The varied cultures of the globe each have their own unique way of commemorating special occasions, whether personal, religious, or national in nature. Typically accompanying such events are expressions of love, gratitude and kinship between people in the forms of traditional gifts, feasts, and festivals. In Japan, it is customary to give the gift of meticulously crafted and painstakingly cultivated fresh fruits. Tokyo’s Sembikiya is one of the premier examples of a luxury fruit vendor, selling pristine and peerless fruits in Ginza to be given as gifts to citizens of Tokyo.
Sembikiya began its business of selling fruits in the 19th century and was a traditional fruit vendor in Tokyo. Now Sembikiya is akin to a luxury boutique store, playing classical music over loudspeakers with uniformed attendants taking care of customers’ needs. This inversion of the traditional business model has sustained Sembikiya for six generations and has helped give rise to the particularly Japanese custom of giving fresh fruits as gifts.
Appearance, color, and a peerless taste all contribute to making Sembikiya’s fruits the finest in not only Japan but also the world. Any fruit that is imperfect in the slightest way never makes it to the shelves, and the prices the produce fetches are mind-boggling: apples can be $2 per apple and melons for $100. Ushio Oshima, 6th generation proprietor of Sembikiya, attributes much of the success of stores like Sembikiya to the Japanese preference for the domestic. Additionally, fruit is a luxury item in Japan, unlike vegetables, and is often regarded as a status symbol.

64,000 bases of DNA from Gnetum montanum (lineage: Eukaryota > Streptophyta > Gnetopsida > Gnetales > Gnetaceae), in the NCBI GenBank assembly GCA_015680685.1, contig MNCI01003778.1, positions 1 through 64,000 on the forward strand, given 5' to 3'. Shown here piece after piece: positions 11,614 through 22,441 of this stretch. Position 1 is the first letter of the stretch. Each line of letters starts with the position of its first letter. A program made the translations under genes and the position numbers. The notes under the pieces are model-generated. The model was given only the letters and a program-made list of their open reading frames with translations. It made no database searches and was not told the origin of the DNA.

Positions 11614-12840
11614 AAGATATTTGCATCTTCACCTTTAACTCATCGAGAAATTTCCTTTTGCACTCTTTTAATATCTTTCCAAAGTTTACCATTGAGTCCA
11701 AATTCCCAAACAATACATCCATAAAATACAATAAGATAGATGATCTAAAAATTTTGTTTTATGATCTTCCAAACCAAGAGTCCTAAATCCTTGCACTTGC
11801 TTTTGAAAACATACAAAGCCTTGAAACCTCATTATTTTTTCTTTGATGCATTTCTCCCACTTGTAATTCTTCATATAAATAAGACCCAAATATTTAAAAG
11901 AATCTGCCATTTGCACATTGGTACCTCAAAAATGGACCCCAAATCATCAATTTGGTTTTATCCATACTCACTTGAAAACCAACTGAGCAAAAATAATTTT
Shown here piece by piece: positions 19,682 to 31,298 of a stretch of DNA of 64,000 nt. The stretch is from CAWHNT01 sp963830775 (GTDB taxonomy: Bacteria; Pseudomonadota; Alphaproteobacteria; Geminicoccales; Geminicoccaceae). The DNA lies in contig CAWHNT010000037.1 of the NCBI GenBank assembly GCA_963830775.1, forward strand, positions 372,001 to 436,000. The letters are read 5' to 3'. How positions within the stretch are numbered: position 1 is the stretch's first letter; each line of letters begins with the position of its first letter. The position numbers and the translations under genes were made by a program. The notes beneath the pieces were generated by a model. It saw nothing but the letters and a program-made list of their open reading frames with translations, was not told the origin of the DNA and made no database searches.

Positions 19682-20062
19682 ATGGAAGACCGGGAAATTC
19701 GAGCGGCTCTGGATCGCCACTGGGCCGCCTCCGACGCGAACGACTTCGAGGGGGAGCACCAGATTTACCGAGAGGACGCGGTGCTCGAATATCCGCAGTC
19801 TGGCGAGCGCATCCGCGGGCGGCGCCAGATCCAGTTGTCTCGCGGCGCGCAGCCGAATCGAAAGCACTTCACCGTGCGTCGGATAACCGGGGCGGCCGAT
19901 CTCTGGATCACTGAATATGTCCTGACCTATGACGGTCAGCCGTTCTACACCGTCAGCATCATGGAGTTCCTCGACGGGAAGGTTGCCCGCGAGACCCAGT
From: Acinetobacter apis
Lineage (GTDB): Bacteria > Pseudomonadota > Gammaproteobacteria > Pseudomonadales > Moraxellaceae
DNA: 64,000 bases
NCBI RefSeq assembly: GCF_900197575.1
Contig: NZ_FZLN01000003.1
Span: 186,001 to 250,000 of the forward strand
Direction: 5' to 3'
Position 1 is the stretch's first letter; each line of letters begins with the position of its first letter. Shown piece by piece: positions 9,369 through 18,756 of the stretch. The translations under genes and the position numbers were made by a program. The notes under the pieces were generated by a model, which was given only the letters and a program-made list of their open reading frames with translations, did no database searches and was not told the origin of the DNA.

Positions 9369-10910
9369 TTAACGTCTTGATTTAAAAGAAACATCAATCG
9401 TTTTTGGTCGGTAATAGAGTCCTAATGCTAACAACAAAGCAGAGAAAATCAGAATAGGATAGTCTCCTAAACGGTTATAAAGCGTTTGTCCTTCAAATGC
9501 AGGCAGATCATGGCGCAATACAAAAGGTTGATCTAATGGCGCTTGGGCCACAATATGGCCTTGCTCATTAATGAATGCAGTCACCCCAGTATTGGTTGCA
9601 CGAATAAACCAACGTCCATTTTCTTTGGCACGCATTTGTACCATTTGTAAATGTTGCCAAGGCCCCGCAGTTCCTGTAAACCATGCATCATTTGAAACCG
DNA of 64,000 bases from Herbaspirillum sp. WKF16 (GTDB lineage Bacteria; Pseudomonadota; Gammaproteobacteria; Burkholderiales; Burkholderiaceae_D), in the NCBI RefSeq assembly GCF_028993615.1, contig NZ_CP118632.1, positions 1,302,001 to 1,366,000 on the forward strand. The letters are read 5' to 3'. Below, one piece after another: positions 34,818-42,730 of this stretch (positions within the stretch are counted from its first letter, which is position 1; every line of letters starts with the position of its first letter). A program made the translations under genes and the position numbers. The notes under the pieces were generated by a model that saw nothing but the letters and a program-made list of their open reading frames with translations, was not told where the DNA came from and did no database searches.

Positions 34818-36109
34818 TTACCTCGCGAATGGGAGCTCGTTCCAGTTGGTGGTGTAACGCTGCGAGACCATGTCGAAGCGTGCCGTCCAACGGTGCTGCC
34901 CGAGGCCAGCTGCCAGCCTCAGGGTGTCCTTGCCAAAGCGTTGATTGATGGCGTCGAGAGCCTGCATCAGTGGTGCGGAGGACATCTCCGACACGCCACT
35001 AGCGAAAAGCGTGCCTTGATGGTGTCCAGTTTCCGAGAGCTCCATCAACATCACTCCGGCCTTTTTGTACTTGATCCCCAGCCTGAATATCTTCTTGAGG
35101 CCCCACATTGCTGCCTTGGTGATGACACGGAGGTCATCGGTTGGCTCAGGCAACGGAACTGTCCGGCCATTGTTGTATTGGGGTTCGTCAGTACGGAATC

Shizuoka prefecture west of Tokyo hosts a team of 600 melon farmers that spend their entire year growing the most pristine melons money can buy. Each melon begins its life inside of one of many greenhouses and starts as a seed chosen from among all others for its flawless genetics. The techniques employed in caring for the melon during the course of its growth are both obscure and time tested. Each stalk is allowed to grow only one melon and the maturing melon is protected from sunburn with the addition of a plastic hat.
The end product is the ideal picture of a melon, smooth skin with symmetrical webbing, a fleshy pale skin and a T-shaped stalk at the top. The top class melon from the Shizuoka method is called the ‘Fuji’ melon and Masaomi Suzuki, longtime member of the 600 person team responsible for the Shizuoka melons, estimates that only 3% of all melons meet the criteria to be classified as a ‘Fuji’ melon. Suzuki jokes that, at $100, his melons are a bargain. Given the labor intensive method employed in their creation, there is little reason to doubt his word.